Category Archives: CitiNiche

Why CitiNiche?

We all know banks make it conditional for 70-80% of every development to be pre-sold before they will agree to finance the project. This means that the vast majority of property development in Australia today is in fact “crowd funded” anyway, since without these pre-sales, none of these projects would get off the drawing board.

We also know that the lead times between off the plan sales and project completion often extend from eighteen months to two years, so the only advantage off the plan buyers enjoy for having to wait so long, is a stamp duty saving.

Though effectively “crowd funded” the established development process is therefore more of a case of crowd control than crowd enabling, since aside from one or two alternative colour schemes and finishes, the “crowd” doesn’t have anymore say in the design of their spaces, nor do they enjoy the benefits of having underpinned the project risk.

In providing the capacity to assemble a crowd of like minded people with shared objectives and values from the outset, citiniche will radically transform the property development Industry in a number of fundamental ways.

It will reduce development risk, which aside from the innovative funding methods this will spawn, citiniche will enable market forces to bring the cost of housing down. It will also give consumers the opportunity to join supportive communities and have a say in the design of both their development and their individual spaces.

Citiniche will enable people to harness the purchasing power of the niches or crowds it forms, to get a better deal and a bigger say in having the design respond to their needs and preferences.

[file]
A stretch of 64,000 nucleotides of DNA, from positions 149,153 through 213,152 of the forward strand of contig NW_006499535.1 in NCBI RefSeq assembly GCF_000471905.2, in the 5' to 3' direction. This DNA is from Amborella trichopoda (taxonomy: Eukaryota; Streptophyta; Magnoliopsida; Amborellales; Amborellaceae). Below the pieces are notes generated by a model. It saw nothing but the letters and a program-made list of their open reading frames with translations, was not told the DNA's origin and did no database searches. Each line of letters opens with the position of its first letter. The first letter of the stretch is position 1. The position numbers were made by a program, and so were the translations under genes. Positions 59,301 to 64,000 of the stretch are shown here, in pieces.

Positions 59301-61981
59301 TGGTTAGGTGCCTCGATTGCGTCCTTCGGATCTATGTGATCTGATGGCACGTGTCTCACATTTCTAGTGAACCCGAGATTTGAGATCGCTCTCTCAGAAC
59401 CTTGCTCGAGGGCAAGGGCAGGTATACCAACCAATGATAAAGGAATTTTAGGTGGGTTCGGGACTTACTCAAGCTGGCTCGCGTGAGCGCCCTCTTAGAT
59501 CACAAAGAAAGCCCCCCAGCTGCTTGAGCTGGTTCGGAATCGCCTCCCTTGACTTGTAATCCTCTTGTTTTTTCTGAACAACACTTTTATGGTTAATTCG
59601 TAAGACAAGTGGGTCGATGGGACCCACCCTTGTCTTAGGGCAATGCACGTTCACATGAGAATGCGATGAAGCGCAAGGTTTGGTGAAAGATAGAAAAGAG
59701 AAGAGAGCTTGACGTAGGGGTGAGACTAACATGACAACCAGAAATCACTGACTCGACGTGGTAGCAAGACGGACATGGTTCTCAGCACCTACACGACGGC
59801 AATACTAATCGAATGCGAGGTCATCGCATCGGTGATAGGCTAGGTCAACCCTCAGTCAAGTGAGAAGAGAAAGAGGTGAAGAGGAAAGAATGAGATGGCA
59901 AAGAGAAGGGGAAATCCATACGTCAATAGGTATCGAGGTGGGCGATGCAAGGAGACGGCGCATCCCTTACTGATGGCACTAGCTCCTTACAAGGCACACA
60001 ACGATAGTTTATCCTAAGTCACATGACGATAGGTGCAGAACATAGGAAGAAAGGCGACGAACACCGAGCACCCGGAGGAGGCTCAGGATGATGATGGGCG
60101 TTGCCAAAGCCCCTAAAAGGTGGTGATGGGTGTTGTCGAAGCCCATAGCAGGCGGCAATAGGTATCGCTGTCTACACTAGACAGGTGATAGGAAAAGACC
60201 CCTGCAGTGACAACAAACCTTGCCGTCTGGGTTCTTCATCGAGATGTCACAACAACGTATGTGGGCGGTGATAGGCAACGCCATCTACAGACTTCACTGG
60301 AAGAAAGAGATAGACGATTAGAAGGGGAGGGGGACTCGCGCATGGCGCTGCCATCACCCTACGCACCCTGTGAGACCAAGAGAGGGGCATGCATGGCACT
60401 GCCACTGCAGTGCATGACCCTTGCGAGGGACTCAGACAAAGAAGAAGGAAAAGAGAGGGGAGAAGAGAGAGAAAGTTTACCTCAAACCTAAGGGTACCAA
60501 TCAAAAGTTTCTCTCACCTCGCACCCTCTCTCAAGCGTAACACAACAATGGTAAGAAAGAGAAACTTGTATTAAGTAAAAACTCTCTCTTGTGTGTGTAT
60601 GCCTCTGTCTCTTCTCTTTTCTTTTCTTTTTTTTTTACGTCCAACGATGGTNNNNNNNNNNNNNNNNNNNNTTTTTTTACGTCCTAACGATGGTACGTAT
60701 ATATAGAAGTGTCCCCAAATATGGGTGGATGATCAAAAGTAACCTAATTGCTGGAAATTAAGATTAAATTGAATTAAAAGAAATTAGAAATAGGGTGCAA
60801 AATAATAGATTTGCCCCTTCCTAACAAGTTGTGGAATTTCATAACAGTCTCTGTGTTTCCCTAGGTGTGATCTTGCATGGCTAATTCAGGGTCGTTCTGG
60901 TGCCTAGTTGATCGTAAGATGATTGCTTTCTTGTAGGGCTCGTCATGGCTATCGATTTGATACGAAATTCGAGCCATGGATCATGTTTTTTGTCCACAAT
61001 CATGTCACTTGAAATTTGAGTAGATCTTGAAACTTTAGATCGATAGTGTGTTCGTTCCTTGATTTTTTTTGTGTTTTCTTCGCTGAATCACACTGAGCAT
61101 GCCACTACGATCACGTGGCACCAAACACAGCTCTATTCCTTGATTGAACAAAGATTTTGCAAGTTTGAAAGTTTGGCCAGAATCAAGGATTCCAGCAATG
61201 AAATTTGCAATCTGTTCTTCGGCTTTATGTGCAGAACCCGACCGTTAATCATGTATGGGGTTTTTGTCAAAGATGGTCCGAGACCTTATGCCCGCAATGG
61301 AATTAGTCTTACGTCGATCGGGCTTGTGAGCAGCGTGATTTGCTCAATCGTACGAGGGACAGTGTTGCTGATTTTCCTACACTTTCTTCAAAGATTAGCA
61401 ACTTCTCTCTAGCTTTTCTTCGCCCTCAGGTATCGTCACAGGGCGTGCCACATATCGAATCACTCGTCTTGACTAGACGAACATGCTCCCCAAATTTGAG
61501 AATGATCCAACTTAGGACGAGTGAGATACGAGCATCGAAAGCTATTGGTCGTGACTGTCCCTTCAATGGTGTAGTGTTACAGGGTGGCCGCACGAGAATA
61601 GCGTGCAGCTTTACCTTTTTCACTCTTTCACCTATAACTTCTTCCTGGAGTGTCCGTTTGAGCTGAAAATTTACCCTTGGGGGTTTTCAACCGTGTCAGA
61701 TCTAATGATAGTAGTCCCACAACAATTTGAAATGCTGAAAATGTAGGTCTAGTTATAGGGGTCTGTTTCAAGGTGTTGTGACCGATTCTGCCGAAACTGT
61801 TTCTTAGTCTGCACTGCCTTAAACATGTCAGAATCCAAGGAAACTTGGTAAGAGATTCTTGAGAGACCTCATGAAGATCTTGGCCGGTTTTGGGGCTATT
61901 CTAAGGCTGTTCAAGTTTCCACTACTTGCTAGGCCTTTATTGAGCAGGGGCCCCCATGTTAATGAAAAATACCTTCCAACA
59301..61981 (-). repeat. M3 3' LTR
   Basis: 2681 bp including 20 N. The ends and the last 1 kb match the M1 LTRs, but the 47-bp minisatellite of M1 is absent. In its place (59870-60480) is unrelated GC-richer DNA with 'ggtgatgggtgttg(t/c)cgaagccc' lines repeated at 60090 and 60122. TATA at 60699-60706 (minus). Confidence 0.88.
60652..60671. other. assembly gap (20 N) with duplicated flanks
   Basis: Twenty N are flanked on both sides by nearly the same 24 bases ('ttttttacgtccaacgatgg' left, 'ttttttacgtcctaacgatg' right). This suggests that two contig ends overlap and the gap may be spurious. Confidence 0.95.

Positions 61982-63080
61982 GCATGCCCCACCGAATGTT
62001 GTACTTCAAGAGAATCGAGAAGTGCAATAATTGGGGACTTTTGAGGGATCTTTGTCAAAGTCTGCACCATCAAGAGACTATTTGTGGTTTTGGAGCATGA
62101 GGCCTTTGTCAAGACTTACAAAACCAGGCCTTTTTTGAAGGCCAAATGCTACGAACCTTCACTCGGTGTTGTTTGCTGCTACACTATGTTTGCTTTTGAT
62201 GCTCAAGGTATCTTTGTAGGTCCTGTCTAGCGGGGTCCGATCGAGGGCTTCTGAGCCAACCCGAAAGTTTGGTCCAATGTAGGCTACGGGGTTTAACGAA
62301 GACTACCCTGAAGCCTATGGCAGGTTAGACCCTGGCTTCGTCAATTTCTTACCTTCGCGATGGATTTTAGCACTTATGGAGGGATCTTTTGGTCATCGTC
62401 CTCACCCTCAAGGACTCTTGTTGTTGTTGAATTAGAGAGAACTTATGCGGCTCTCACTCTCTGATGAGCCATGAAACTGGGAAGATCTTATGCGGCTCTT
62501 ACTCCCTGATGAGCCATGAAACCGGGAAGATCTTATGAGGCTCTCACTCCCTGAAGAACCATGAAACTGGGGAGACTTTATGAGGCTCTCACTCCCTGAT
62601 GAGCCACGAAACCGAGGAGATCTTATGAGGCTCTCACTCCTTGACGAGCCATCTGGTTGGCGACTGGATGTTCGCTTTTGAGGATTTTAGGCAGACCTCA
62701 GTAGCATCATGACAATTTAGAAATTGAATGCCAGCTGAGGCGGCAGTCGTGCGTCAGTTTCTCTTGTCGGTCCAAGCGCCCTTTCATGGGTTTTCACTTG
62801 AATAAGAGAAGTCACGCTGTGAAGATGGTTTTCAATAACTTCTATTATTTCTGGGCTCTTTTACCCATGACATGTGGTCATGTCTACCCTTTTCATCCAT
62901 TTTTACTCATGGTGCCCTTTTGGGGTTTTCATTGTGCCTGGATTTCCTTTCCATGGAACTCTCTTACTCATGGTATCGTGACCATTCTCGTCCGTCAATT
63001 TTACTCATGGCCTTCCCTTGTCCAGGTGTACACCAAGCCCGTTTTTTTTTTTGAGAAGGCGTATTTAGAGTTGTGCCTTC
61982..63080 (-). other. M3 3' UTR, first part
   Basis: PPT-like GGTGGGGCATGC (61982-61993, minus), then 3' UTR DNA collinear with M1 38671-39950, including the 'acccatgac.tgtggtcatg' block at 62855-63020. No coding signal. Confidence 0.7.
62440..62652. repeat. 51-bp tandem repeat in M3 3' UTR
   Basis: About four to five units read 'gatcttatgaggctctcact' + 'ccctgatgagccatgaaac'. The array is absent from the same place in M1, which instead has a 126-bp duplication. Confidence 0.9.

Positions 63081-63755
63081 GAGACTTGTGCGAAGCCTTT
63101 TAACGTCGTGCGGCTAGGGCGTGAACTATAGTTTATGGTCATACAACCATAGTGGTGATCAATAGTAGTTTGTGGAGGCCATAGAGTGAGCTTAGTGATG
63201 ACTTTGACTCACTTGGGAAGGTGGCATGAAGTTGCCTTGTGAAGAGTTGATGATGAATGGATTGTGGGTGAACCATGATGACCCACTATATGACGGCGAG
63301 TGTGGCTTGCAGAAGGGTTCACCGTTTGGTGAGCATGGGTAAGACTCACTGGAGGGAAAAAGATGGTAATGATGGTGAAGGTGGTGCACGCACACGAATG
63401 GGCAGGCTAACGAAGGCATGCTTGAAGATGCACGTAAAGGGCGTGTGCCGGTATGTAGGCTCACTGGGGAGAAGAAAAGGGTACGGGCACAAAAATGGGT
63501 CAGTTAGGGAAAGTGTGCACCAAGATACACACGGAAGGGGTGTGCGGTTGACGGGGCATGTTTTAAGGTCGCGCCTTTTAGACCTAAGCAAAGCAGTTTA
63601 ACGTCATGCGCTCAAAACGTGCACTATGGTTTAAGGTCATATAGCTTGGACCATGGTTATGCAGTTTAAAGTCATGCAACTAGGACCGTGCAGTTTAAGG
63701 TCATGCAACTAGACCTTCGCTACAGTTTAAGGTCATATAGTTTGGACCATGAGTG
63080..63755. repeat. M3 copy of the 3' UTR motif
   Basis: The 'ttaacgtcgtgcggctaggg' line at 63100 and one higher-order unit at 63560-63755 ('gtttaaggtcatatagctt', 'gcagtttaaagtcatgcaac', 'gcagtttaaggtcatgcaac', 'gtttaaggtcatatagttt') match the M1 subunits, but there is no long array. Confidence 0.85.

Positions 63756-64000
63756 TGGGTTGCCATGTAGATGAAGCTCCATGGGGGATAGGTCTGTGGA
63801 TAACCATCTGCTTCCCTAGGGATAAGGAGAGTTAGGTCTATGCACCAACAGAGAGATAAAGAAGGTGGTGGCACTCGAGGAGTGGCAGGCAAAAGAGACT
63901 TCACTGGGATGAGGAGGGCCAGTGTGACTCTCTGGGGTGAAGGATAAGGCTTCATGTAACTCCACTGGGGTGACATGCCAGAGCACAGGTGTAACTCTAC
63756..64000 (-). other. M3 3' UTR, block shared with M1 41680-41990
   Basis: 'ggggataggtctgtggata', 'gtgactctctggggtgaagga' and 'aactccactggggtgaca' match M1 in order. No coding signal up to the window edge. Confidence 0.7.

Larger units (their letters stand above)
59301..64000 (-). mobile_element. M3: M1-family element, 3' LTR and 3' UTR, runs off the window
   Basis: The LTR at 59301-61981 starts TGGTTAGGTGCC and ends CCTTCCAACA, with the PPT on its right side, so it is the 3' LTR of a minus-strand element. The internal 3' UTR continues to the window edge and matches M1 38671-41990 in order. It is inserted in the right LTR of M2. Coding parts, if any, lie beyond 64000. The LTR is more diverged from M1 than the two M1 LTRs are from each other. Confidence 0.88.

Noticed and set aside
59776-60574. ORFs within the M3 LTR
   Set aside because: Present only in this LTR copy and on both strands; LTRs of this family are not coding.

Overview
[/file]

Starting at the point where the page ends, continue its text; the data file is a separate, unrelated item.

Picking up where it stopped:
Citiniche will also change the adversarial dynamics of the planning process, since instead of being a contest between developers versus residents, it will introduce new communities into established ones which has the potential to be a far more socially cohesive paradigm.


Crowd funding has grown so quickly as to have prompted changes in corporate governance both in the USA and in Australia.   In 2012, President Barack Obama signed the JOBS (Jumpstart Our Business Startups) Act, legislation that effectively lifted a previous ban against public solicitation for private companies raising funds.

It is important however to distinguish citiniche from other crowd funding models. Citiniche embodies the spirit of other models in that it allows good ideas which do not fit the pattern required by conventional financiers to break through and attract support through the wisdom of the crowd.

It differs however in that it does not collect money from the crowd, instead it connects the crowd to development professionals who serve the needs, budgets and preferences of the crowd directly. This in turn enables development professionals to plan with greater certainty, reducing their risk and enabling them to deliver with greater economy.

Depending on the social capital of the crowd, this may result in 100% project funding, reducing development risk to the extent where substantial savings are made.  As a consequence competition for crowds offering these advantages will enable developers to offer bespoke design at reduced rates without necessarily reducing their profit margins.

Citiniche offers the equal possibility for crowds to develop new development funding models and for developers to offer bespoke design for niche developments more economically.


The following are examples of some related web sites where communities of shared interest focus their activity to improve outcomes for public spaces and commercial developments including one which gives investors a share in the profits. Citiniche differs from these in that it creates niches of common interest  who then help shape their own housing developments to better respond to their needs and preferences.

Spacehive – UK crowd-sourced and funded community projects:

Popularise – US crowd-sourced ideas for development:

Bacata project – Colombian crowd-funded skyscraper: and


Better Block – US community participation projects: and

Renew Australia – Australian urban renewal guide: